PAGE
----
Mortality in the first year after a major minimal trauma fracture in people older than 60 years of age is up to three times higher than in age-matched non-fracture populations for people with hip fracture and up to two times higher for other major fracture types.16–18 The mortality rate (per 100 person years) is higher in men than in women following any type of minimal trauma fracture; this effect is most pronounced in hip fracture.18 The risk of death is greatest in the first year after hip fracture: approximately 20% of women die within a year of fracturing a hip,18 with 10% dying during hospitalisation.19 Increased mortality during the immediate post-fracture period is associated with advanced age and male sex, and has been linked both to the presence of comorbid conditions such as congestive heart failure and liver disease,20 and to the fracture event itself.21 Acute events such as post-operative infections and complications are also important.

Although hip fracture has the highest mortality, followed by pelvic and vertebral fractures, a quarter of excess mortality due to minimal trauma fracture is attributable to non-hip, non-spine fractures, due to the high prevalence of these fractures.18 Excess mortality occurs mainly in the first five years after a minimal trauma fracture, but may continue up to 10 years following the fracture.22

Osteoporosis treatment has been shown in randomised controlled trials (RCTs) to significantly reduce mortality risk after hip fracture in elderly men and women,23,24 and cohort studies suggest this may also be the case for other fracture types.25 The mechanisms behind mortality reduction remain speculative. Bisphosphonates may regulate immune processes and/or ion channel activity, with consequent effects on risk of infection, as well as cardiovascular and cerebrovascular events. Potent suppression by bisphosphonates of bone turnover and bone loss is another potential mechanism; bone loss and high bone turnover are independent predictors of mortality.25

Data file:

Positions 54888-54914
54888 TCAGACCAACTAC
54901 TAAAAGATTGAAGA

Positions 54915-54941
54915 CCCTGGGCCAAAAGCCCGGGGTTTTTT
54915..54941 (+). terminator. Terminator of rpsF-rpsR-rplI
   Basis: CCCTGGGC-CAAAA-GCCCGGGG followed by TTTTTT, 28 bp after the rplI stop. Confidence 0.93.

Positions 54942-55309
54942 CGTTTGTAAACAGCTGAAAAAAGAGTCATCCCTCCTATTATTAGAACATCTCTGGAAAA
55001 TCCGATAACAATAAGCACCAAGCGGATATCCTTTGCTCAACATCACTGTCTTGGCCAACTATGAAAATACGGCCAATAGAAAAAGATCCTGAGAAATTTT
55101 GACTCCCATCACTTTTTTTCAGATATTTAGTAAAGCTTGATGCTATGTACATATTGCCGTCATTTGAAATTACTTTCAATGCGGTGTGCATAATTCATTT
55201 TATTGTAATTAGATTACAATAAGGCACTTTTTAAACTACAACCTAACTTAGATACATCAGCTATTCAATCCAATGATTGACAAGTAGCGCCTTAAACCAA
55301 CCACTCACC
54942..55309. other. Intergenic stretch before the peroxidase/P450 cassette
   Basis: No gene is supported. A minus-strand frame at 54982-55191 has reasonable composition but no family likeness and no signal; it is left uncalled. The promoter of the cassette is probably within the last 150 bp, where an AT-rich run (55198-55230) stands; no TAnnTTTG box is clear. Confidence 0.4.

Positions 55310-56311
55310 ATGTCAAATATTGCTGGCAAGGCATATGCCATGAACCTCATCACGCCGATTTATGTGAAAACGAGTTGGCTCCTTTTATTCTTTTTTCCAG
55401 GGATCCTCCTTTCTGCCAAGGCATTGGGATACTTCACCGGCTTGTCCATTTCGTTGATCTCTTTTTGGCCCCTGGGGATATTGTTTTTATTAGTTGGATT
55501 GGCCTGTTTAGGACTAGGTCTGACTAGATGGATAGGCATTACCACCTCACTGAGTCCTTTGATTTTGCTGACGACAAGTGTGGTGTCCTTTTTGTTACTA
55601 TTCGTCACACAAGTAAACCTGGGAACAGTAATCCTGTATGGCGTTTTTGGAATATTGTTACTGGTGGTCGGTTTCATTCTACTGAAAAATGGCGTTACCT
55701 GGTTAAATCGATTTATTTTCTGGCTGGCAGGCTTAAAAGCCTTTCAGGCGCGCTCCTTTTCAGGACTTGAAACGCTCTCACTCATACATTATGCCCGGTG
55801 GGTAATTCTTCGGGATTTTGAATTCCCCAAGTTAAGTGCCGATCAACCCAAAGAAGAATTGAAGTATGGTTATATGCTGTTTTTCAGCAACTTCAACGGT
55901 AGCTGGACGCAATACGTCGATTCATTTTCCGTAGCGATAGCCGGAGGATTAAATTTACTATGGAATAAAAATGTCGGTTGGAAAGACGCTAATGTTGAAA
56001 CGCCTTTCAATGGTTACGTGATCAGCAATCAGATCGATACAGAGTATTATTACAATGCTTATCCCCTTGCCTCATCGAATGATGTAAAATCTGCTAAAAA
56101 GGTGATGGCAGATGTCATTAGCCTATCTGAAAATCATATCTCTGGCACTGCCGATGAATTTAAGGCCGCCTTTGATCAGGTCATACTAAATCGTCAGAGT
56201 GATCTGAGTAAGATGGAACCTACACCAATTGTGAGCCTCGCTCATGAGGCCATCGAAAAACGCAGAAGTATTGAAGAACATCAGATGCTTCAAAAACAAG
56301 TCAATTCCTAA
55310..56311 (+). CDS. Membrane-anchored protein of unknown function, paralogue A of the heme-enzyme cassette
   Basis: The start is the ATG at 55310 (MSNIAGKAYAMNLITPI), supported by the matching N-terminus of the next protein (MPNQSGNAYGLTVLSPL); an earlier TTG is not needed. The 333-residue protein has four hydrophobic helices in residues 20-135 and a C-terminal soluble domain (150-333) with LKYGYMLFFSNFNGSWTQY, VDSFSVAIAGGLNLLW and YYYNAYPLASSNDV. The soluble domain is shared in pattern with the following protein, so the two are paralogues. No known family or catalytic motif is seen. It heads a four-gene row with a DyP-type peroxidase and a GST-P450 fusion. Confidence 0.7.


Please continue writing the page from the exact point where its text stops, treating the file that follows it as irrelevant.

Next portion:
Pharmacological interventions prevent further bone loss and reduce fracture risk. Treatment decisions should be based on age, sex, medical history, severity of the condition and estimated absolute risk of fracture. Despite high-level evidence for efficacy, safety and cost-effectiveness, less than 30% of Australian women and 10% of Australian men with osteoporosis (even with minimal trauma fractures) report taking specific osteoporosis-targeted pharmaceuticals.26 Most current osteoporosis medications are anti-resorptive, and reduce the natural but excessive process of bone loss. Other agents increase the formation of new bone; these are most appropriate for more severe osteoporosis, especially if a patient is unresponsive to anti-resorptive therapy.

Modifiable risk factors are important in both the treatment and prevention of osteoporosis. A routine approach to addressing modifiable risk factors in general practice includes encouragement and support to increase weight-bearing exercise and strength training, maintain a healthy diet, ensure safe levels of sun exposure and avoid smoking and excessive alcohol intake. Exercise can assist in relieving pain as part of the post-fracture rehabilitation process. Only about 20% of Australians with osteoporosis report exercising most days and 6% do strength training.26 Specific osteoporosis self-management programs are conducted by various public hospital health-promotion units and community health centres. These usually focus on education and awareness about the disease process, prevention of fractures, pain management, rehabilitation techniques and falls prevention. However, particularly in rural and remote settings, it is likely that patient education will need to be coordinated and/ or undertaken by general practice with links to local allied health services.

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  Osteoporosis-flowchart.pdf (PDF 0.98 MB)